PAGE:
To Stretch Or Not To Stretch

I find myself once more on the cusp of having a book ready for publishing. This time, I am planning to self-publish – and if you’ve read some of my posts, you will know why.

What I didn’t expect was to feel as nervous as the first time around. I can usually disguise jitters pretty well but my composure is as shaky now as it was the day I took my driving test, when my knees were shaking so much, the car was rattling around me, to the amusement and (badly disguised) snigger of the examiner.

And I think I figured out what the problem is. I changed genre.

‘Why – oh – why – oh – why?’ I hear you ask. Well, I have to admit that what started it was the realisation that simply having an original book was not going to help one bit when trying to publish it.

When I wrote my first novel I still believed that what was needed, what the market was absolutely gasping for, was an idea so different from anything else, that no one could possibly overlook it. Hah! I was such a child!

Of the many UK agents I contacted, only one saw the potential in it, but it wasn’t a genre they were comfortable with – or so they said. Of the publishers contacted, all requested the full manuscript, but for various reasons things didn’t quite work out. Well, not until I found Andrews UK, a small publisher who did a really good job with e-distribution, but wouldn’t commit to POD. We live in the UK. POD is essential for sales here.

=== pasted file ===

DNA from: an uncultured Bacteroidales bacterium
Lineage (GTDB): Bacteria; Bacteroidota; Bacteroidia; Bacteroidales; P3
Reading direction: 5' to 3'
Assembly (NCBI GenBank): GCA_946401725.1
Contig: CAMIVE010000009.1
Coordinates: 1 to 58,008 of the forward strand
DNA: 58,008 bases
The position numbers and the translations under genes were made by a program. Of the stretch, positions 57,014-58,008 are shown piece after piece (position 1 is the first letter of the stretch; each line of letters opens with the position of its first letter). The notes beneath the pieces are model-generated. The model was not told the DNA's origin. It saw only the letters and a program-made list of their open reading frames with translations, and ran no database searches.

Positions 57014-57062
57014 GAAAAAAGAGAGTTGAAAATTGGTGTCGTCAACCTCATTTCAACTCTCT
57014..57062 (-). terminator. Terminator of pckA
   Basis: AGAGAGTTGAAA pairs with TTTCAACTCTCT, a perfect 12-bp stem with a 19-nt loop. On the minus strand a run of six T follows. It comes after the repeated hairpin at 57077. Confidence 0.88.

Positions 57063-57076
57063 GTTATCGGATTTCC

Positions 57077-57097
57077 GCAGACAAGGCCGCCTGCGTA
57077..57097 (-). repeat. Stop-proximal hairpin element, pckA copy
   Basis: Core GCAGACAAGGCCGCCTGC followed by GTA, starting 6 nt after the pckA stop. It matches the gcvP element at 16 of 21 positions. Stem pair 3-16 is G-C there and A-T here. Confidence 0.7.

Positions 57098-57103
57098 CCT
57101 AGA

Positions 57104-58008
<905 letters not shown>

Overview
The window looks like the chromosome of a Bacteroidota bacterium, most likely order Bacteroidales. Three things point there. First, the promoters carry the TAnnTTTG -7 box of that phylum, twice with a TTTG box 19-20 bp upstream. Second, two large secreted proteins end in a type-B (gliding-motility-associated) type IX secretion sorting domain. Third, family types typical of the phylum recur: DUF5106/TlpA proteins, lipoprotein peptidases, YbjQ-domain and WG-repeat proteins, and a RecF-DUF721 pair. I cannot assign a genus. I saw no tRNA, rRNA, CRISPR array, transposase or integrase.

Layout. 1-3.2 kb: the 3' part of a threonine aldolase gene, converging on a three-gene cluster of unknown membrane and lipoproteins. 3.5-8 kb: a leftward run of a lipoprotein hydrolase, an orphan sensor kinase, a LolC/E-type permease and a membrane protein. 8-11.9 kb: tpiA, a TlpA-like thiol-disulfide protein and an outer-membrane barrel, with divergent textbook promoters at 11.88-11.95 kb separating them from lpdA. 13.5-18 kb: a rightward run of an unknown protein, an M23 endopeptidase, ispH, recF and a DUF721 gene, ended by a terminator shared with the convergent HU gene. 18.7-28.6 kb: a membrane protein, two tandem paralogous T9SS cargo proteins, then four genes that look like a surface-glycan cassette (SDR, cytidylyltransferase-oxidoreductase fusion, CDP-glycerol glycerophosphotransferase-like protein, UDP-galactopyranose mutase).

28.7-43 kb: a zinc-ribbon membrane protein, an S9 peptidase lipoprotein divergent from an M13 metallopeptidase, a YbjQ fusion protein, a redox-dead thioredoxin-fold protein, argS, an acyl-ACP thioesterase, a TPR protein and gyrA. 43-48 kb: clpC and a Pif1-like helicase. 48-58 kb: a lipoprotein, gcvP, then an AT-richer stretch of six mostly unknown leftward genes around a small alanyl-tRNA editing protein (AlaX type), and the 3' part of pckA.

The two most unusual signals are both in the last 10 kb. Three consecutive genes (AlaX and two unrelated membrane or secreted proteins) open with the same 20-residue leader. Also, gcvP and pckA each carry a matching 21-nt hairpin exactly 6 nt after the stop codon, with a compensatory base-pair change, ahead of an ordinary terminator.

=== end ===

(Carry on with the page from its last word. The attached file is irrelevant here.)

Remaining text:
So whilst I kept looking, I decided to write another book. This time I had the rejection experience of every type of UK agent, except for the really weird-sounding ones. One thing stood out from my correspondence with them: they wanted a strongly defined genre first, the idea was far down the list in their view.

Hence – the birth of a thriller. Once I had a genre, all I had to do was flick through my million ideas and find one I could turn into a masterpiece. No problem. Genre – check. Idea – check. Plot – check. Good names for my characters – check. Most things rolled on smoothly. Even the day after day of research didn’t sway me from the chosen path. My impressive google history could easily have landed me in an US interrogation room if someone cared to check (too late, guys, changed computer since!), but still I carried on. The hardest thing to me was to change my voice to one appropriate to a thriller writer. Taking most of the humour out of the dialogue was heart-wrenching, but three months later it was done.

The funny thing is, I no longer feel I need the help of a publisher. Even though changing genre was a stretch for me, it has given me so much more experience. I feel I’m moving in the right direction.

By the way, this is the provisional cover of my thriller – book one of three. Can’t wait to see it out there.

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